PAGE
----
Finding Rhymes for “French Roast” with Laura Glen Louis

Local poet memorializes her former boss, Alfred Peet.

She prefers to write in bed, but the beds in which Laura Glen Louis dreamed up the lines in her haunting debut poetry collection Some, like elephants; her 2001 short-story collection Talking in the Dark; and other works have been all over the map — literally. Macao-born UC Berkeley grad Louis, a winner of the Katherine Anne Porter Award for short fiction, ticked off some well-loved locales:

“I’ve written in Berkeley. San Francisco. Sea Ranch. Shanghai. Lenox. Lummi Island” — population 822, off Washington State’s southern coast. “Maui. Trinity Alps. Paris. Munich. Malaucène” — a biscuit-colored, tile-roofed, 10th-century village in Provence.

She hasn’t written only in beds, but also “on trains. In hotel/motel/pensione bathrooms while the family slept. Waiting rooms. Parking lots, waiting for lacrosse games to start.” On laptops? Think again. Looking back, Louis sees a long series of black Pilot pens, scribbling “on napkins. Coasters. Paper towels. Symphony programs. Comp books — mostly comp books.”

Perusing the yield of one typical day, chosen at random, Louis recounted having written on July 9, 2009: “Hermaphroditus. Son of Hermes and Aphrodite. Fused with the nymph Salmacis, who alas, not only lost her self, but her name.”

Death is the dark refrain of Some, like elephants, from which she reads at Mrs. Dalloway’s (2904 College Ave., Berkeley) on Thursday, Aug. 19, whether the passing in question is that of her mother, a friend’s young daughter, or coffee icon Alfred Peet, whose bookkeeper Louis was:

You donned a lab coat, courting art and alchemy,

lined up French press pots, porcelain cups, three. …

You chewed and gargled, then spat

and declared the coffee’s pedigree.

“My first response to the world is as a human being,” Louis said. “Everything else comes after: being a woman, of a certain age, an immigrant, Chinese, Cantonese, all secondary. That said, I bring an Asian sensibility to my work: subtlety, understatement, being elliptical, leaving things unsaid, no easy answers — sometimes no answers at all.”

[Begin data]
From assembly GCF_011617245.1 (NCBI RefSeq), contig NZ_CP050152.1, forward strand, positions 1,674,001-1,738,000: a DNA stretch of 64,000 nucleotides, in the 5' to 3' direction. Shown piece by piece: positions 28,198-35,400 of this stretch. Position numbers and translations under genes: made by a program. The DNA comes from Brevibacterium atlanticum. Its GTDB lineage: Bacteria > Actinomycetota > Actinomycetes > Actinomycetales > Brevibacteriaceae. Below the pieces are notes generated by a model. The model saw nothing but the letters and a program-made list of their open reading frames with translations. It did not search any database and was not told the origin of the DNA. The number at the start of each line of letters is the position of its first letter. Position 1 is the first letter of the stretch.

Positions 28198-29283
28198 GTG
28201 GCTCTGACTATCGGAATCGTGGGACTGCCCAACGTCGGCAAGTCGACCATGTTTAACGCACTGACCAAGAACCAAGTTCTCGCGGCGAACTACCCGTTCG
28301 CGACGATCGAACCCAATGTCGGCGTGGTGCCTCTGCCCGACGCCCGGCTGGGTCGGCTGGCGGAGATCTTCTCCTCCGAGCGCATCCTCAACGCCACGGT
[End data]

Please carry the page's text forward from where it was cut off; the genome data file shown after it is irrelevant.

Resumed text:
Currently, she’s working on several projects at once: another poetry collection; an art-song cycle with local composer Larry London; an illustrated book based on her poem “Longing for Geometry;” a novel about art, a fire, and “the unavailable man;” and a nonfiction book about “a murder, a dog, a very long walk.”

In addition to her stint at Peet’s, “I’ve been a claims girl, receptionist, store manager, waitress at the No Name Café, film editor,” Louis said. “I worked for one day as an extra on Hammett, and was acutely aware of my own anachronisms. I just didn’t have it in me to shuffle, head down, in coolie clothes. … I signed on just to meet Wim Wenders, who made The American Friend. I ended up on the cutting-room floor — that is, the footage I was in ended up there.”

Being a film extra resembles being a writer, Louis mused. In both lines of work, “if you do your job well, you disappear.” 7:30 p.m., free.


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